Friday, March 10, 2006

Save the Tunnel Garage!

As some of you may know, I have spent much of the last six months fighting to save the Tunnel Garage, an historic 1922 structure at the corner of Broome and Thompson Streets here in Manhattan. Up until now, I have avoided burdening this blog with my cause, but the garage now faces certain demolition by developers who want to erect a ten-story luxury high-rise in its place.

The Tunnel Garage currently stands in need of graffiti removal, but beneath the years of neglect lies a building worthy of preservation. Anyone who has ever taken a minute to look it over quickly recognizes its importance and the unique aesthetics represented by the garage’s late arts-and-crafts design, tapestry brickwork, wraparound casement windows, and beautiful terra cotta detailing—including a now hidden relief of a Model T.

The garage was designed by architect Hector O. Hamilton, winner of the fabled international competition to design the Palace of the Soviets. It is historically linked to the Holland Tunnel, built as a speculative project in advance of the tunnel’s opening. And, the Tunnel Garage is an early example of a dedicated automobile garage—it was not converted from a carriage garage or stable—and is one of only a handful of these early car parks left in the city. To my mind, there are few buildings that do more to sing out their ties to the birth of the automobile age than does the Tunnel Garage.

The garage has caught the attention of the Historic Districts Council, the Greenwich Village Society for Historic Preservation, the New York Landmarks Conservancy, the Art Deco Society, and the Friends of Terra Cotta. It has garnered the support of City Council Speaker Christine Quinn, State Senator Martin Connor, State Senator Tom Duane, and Assembly Member Deborah Glick. It has been recommended for landmark status by Community Board #2, and has been declared eligible for the State and National Registers of Historic Places. In addition, I and others have collected over a hundred letters from community members advocating preservation—and hundreds more signatures on petitions to save the Tunnel Garage.

Yet, with all of this support, if this building is to survive, it will require landmarks protection from the New York City Landmarks Preservation Commission. Alas, the LPC is a less than transparent body made up of serious but overwhelmed preservationists and political appointees with ties to the current mayor and his supporters. All of the garage’s unique and historic qualities and all of the community, governmental, and organizational support have yet to break through the institutional gridlock. As of this writing, Landmarks has failed to act to save the Tunnel Garage.

Now, the developers have emptied the garage and locked its doors. A demolition permit was posted this week. Without appropriate pressure on the LPC, the life of the Tunnel Garage could now be measured in terms of weeks, maybe days.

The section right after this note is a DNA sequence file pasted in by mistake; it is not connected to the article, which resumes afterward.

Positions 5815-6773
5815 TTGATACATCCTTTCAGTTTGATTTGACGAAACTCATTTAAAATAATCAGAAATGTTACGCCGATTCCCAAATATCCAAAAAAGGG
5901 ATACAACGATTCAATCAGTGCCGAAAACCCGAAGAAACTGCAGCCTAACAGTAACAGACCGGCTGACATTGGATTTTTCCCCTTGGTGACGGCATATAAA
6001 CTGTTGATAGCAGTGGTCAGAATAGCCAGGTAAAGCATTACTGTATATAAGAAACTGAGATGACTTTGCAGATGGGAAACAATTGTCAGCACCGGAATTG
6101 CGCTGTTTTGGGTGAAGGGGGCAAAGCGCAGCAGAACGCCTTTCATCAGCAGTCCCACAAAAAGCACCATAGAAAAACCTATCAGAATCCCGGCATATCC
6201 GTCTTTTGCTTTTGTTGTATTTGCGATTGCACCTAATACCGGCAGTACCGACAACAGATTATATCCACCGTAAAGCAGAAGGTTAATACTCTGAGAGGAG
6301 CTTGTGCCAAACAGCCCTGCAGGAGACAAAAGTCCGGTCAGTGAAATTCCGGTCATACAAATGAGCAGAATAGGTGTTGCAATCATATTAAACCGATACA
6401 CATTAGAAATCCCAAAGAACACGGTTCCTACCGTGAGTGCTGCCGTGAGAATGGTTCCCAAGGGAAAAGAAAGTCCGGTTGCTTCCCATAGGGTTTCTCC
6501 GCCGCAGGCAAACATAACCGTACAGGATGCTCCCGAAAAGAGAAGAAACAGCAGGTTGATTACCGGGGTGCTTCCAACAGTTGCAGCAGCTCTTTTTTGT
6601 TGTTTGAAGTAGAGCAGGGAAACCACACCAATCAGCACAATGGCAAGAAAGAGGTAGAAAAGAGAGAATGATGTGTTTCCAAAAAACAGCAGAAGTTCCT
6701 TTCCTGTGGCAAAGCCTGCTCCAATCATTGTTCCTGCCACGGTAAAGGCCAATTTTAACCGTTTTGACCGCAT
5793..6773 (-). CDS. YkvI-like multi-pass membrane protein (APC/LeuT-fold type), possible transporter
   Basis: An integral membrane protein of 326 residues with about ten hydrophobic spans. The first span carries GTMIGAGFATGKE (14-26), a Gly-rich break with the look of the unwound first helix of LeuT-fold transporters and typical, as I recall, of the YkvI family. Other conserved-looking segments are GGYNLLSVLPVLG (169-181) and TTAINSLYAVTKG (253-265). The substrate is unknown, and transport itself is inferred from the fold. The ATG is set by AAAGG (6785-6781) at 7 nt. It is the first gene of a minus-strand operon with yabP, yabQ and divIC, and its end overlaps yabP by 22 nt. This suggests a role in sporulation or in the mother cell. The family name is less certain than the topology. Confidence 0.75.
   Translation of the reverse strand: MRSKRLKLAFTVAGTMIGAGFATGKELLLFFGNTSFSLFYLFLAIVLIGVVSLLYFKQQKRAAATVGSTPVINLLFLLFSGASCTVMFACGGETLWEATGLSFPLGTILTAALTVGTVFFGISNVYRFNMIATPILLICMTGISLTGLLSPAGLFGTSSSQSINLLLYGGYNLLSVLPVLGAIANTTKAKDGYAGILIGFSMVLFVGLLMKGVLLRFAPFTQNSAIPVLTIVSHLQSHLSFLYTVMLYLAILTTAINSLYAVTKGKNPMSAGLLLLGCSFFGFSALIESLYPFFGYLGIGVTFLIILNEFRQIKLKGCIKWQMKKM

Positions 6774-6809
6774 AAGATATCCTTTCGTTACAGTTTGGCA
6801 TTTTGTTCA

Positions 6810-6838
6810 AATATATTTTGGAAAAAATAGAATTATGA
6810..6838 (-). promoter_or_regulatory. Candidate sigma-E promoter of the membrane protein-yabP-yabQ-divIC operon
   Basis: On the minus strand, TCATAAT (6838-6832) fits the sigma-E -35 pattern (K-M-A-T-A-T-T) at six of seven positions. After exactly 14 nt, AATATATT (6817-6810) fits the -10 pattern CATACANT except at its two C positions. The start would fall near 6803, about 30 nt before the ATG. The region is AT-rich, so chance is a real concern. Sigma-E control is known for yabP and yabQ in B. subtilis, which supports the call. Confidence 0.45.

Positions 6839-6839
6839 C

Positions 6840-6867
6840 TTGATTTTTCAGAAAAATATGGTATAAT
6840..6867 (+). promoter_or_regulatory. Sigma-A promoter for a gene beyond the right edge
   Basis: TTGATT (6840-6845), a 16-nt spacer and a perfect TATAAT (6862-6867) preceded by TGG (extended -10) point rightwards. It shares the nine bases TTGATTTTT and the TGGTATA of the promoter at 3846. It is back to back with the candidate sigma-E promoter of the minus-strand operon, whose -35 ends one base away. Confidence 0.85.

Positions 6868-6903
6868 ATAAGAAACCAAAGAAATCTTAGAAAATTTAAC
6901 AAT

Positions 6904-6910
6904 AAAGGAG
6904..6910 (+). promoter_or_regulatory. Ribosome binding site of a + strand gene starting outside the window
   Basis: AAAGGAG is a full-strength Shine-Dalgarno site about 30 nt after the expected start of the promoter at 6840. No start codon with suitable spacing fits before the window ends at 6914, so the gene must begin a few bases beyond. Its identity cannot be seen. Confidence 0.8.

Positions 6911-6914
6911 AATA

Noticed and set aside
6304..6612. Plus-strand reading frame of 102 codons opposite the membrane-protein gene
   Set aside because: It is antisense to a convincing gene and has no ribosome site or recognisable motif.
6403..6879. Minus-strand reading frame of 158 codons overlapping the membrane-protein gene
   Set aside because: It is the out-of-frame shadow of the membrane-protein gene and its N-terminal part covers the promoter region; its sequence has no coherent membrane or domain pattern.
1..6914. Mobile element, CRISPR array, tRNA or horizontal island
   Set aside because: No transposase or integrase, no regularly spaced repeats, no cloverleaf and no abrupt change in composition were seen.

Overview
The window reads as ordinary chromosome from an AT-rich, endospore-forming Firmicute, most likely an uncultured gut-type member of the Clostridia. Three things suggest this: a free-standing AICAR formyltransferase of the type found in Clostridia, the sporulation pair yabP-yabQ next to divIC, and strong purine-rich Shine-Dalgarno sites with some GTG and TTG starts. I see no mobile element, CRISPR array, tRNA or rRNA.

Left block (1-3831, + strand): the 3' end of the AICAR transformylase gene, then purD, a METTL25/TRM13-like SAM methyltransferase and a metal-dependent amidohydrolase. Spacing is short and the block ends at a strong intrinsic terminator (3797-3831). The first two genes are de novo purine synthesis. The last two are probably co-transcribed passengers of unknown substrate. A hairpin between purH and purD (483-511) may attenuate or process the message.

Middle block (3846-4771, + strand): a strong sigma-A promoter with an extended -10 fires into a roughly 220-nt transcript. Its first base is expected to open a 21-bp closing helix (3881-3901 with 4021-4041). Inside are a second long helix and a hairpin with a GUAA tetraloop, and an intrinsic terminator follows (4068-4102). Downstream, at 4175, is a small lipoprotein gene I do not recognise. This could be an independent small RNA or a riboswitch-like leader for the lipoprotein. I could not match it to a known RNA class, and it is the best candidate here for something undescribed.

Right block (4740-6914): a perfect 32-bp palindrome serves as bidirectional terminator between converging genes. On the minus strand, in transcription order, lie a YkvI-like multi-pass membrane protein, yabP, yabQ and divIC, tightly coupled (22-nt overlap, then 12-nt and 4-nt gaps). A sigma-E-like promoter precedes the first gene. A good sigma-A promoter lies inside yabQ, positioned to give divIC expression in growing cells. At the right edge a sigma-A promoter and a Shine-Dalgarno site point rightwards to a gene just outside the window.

What can you do? Well if you have a connection to Mayor Mike Bloomberg, Deputy Mayor Daniel Doctoroff, or LPC Chair Robert Tierney, please contact me immediately at TunnelGarage (at) aol-dot-com. Otherwise, please consider taking these actions today:

Write a letter
Write a letter to New York Landmarks Preservation Commission Chair Robert Tierney telling him you support Landmarks protection for the Tunnel Garage. Point out that the garage is architecturally significant, as well as a functioning and necessary business. Send a copy of this letter to the office of City Council Speaker Christine Quinn. (A sample letter can be found here.)

Call Landmarks
Call the Landmarks Preservation Commission to register your support. Tell them you are a concerned City resident who supports the preservation and protection that comes with granting Landmarks status to the Tunnel Garage. Tell them action is required immediately if the garage is to be saved. (Likely they will tell you the Commission has decided against the garage at this time. Tell them you know this is not true, that there has been no hearing or vote, and until there is a vote, this is an open matter worthy of consideration.)
Even if you have already called, call again!

Call Council Speaker Quinn
Phone New York City Council Speaker Christine Quinn to express your support for the Tunnel Garage. BE POLITE. Speaker Quinn is on our side, but she needs to hear that the whole community will back her on this. Ask that Speaker Quinn personally call LPC Chair Robert Tierney to request that the garage be “calendared” so that it can get a fair hearing without the threat of imminent demolition.
Even if you have already called, call again!

The garage is a precious piece of our cultural and architectural heritage, but it needs everyone’s help if it is to be spared the wrecking ball. Your assistance would be deeply appreciated. Thank you.


Anonymous Anonymous said...

Did it ever once occur to you to try and raise funds to buy the place? If you're not going to do that, then what business is it of yours?

9:36 PM  
Blogger guy2k said...

As a matter of fact, such a possibility was explored, but the developer wouldn’t sell. The community also put together a plan that would have allowed the Zucker Organization to maintain ownership, preserve the building, and make a cool 12 mil through alternate development and state and federal tax breaks. But, apparently, $12 million is not a big enough killing for these carpet-bagging developers.

And what business is it of yours?

10:34 PM  

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